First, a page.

When the engine's crankshaft was rotated, compression was obtained on all six cylinders, the accessory gear drive section rotated, and valve train continuity was confirmed. All spark plugs were removed, except for the number 1 cylinder bottom spark plug. The removed spark plugs electrodes were intact, bent, and light gray in color. The left and right magnetos were destroyed. The left and right mufflers were broken from the exhaust system, and did not reveal any abnormal wear.

The fuel manifold valve was damaged, and when removed from the engine, an odor of fuel was noted. The throttle body was broken from its mounts. The butterfly valve was in the full open position. The linkages from the throttle and mixture controls in the cockpit were broken from the throttle body. The fuel selector valve was found in the right tank position. The fuel selector valve sump contained about 1 cup of fuel similar in color and odor to aviation gasoline.

The propeller, which remained attached to the engine, was not damaged and was found in the low pitch position. Damage to the propeller spinner cap was limited to the upper half.

The alternator belt was found loose about the alternator housing and the pulley wheel attached to the engine accessory drive case.

Examination of the vacuum pump, which was removed from the engine, revealed the drive shaft had sheared.


The Commonwealth of Virginia, Department of Health, Office of the Chief Medical Examiner, Fairfax, Virginia, performed an autopsy on the pilot, on April 24, 2000.

The FAA Toxicology and Accident Research Laboratory, Oklahoma City, Oklahoma conducted toxicological testing on the pilot.


The vacuum pump, attitude indicator gyro, directional gyro, and electric turn coordinator gyro, were retained and sent to the Safety Board's Materials Laboratory for examination.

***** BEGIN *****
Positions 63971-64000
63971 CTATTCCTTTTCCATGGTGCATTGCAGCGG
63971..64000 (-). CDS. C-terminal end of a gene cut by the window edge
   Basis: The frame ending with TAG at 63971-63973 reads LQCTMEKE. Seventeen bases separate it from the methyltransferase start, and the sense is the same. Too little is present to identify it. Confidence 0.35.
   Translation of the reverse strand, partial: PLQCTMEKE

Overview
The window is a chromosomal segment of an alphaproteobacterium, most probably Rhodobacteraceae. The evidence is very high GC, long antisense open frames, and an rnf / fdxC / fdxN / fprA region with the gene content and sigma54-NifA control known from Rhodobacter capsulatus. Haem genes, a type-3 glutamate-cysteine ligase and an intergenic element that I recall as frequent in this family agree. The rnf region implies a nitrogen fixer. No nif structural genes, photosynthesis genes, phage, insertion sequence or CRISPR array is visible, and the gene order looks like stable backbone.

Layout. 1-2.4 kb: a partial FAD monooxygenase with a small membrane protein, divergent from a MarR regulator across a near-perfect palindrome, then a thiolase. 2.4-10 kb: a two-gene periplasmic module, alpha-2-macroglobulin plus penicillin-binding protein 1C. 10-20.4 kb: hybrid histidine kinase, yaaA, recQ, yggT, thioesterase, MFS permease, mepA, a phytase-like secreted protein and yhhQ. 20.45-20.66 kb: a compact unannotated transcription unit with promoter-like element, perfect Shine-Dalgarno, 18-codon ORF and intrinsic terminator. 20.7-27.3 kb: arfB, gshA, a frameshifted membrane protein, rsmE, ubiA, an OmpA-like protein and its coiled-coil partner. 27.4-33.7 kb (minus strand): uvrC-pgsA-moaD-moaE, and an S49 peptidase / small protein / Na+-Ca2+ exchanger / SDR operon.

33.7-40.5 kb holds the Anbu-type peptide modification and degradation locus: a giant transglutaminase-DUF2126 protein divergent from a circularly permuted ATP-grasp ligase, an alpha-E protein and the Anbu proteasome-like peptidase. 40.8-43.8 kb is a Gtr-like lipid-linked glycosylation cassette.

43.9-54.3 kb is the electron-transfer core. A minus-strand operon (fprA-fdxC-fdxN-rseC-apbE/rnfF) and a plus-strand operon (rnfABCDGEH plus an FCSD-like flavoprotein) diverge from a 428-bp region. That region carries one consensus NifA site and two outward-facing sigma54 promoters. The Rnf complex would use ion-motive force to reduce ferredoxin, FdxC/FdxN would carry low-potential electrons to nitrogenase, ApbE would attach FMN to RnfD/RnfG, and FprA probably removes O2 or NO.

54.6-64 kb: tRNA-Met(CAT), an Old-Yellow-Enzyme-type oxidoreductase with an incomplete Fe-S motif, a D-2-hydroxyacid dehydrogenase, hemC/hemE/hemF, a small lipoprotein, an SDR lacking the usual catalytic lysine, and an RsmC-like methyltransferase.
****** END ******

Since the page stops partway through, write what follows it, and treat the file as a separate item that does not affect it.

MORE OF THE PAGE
According to the Metallurgist factual report, no evidence of rotational scoring was observed on either the inside housing or the rotor of the attitude indicator gyro or directional gyro. No evidence of rotational scoring was also observed on the surface of the electric turn coordinator.

Examination of the vacuum pump drive shaft with a binocular microscope revealed circular features consistent with torsional overstress. Higher magnification with a scanning electron microscope revealed elongated dimples, typical features of torsional overstress separations, on the fracture surface of the vacuum pump drive shaft. Directional orientation of the dimples were consistent with the shaft continuing its normal turn at the engine input end of the shaft, with the vacuum pump end of the shaft remaining stationary.

Disassembly of the vacuum pump revealed the rotor to be intact, but containing circumferential rubbing marks. After disassembly of the vanes from the rotor, the rotor could only be rotated very small amounts relative to the end plate. Examination of the pump vanes revealed two intact vanes, and two broken vanes.


The airplane was released on April 25, 2000, to a representative of the owner's insurance company.

(c) 2009-2018 Lee C. Baker / Crosswind Software, LLC. For informational purposes only.